The Fearless

The Resilient (Spring 2022)

Joined 3 years ago

375 Reputation

inky_white's Sketchbook

  • The Resilient (Spring 2022)
  • Sharing the Knowledge
  • The Fearless
  • Giver of Life
  • Dimensional Dominator
  • The Relentless
  • Basics Brawler
    0 users agree
    4:02 PM, Monday September 26th 2022

    You should follow the instructions to the letter.

    For example, some exercises explicitly state not to use too many contour lines because it's trying to focus on other means of making 3d forms believable.

    If you don't feel ready for a particular exercise, you can probably do it anyway. These are kind of 'deep end' lessons where you aren't expected to understand everything right away, only though practice.

    1 users agree
    3:49 PM, Monday September 26th 2022

    If it's a personal project, chicken scratch all you want, that's the point of the 50% rule :). The idea is that if you commit yourself to the drawabox lessons, you'll gain a more instinctual understanding of it's principles. When you go back to drawing for fun, those principles will slowly unwillingly present themselves in your drawing. I used to draw from the wrist all the time. Now I instinctually draw from the shoulder more, without consciously trying to because it's simply cleaner and more accurate (for larger subjects).

    I think it's good that you leave mistakes as they are. It's a more accurate representation of your skill level, which is important for other critiquers to point out.

    3:36 PM, Monday September 26th 2022

    Hey I don't think that has to be deleted. Even if OP won't follow it word for word, I think there's still value listening to what you are personally doing

    0 users agree
    3:29 PM, Monday September 26th 2022

    I don't think redoing the lessons and challenges will be necessary, but certainly make sure to read the material again, and again after long periods of time. If you like, maybe just do the warmups until you've, well, warmed up enough that you feel comfy enough to continue the lessons where you left off. But not too comfy, drawabox is all about doing the uncomfortable things you aren't ready for yet, then refining your work with practice. AND REMEMBER THE 50% RULE.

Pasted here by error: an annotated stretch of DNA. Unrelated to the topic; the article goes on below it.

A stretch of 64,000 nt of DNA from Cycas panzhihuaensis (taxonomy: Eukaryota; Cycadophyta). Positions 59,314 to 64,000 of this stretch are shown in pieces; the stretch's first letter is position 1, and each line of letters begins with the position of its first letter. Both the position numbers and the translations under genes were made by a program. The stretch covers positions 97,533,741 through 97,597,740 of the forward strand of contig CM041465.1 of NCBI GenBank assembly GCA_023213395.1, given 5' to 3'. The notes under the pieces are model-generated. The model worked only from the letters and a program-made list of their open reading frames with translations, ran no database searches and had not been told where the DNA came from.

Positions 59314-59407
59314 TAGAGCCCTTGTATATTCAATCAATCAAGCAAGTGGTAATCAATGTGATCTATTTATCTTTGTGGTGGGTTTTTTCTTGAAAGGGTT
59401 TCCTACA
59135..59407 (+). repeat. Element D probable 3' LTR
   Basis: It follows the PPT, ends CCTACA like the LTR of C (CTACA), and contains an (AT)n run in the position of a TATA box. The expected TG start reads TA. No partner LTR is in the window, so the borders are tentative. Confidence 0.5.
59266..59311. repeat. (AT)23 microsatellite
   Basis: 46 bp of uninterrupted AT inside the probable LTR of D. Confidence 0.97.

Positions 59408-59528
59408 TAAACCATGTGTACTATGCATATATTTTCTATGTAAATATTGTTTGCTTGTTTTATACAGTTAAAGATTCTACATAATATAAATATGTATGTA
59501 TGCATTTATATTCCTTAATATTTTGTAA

5:37 PM, Thursday September 15th 2022

    Lesson 5 Revisions 2

    1:18 AM, Wednesday August 10th 2022

    Lesson 5 Revisions

    I have been wanting to try to both submit homework to unoffical critiques as well as rating some critiques myself. That being said, I am afraid that if I critique others, I may give some advice that isn't actually helpful, or even give harmful advice. Do you have anything to say to that?

    Thank you

    10:23 PM, Saturday June 25th 2022

    Do drawabox exercises and warmups translate well to digital? I'm still doing my work on paper, but I was wondering if there was value in practicing for digital as well.

    0 users agree
    7:52 PM, Friday June 24th 2022

    Has a nice comfy vibe, even if it wasn't necessarily intended

    12:43 AM, Wednesday June 1st 2022

    Ok, thank you

    10:05 PM, Tuesday May 31st 2022


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Framed Ink

Framed Ink

I'd been drawing as a hobby for a solid 10 years at least before I finally had the concept of composition explained to me by a friend.

Unlike the spatial reasoning we delve into here, where it's all about understanding the relationships between things in three dimensions, composition is all about understanding what you're drawing as it exists in two dimensions. It's about the silhouettes that are used to represent objects, without concern for what those objects are. It's all just shapes, how those shapes balance against one another, and how their arrangement encourages the viewer's eye to follow a specific path. When it comes to illustration, composition is extremely important, and coming to understand it fundamentally changed how I approached my own work.

Marcos Mateu-Mestre's Framed Ink is among the best books out there on explaining composition, and how to think through the way in which you lay out your work.

Illustration is, at its core, storytelling, and understanding composition will arm you with the tools you'll need to tell stories that occur across a span of time, within the confines of a single frame.

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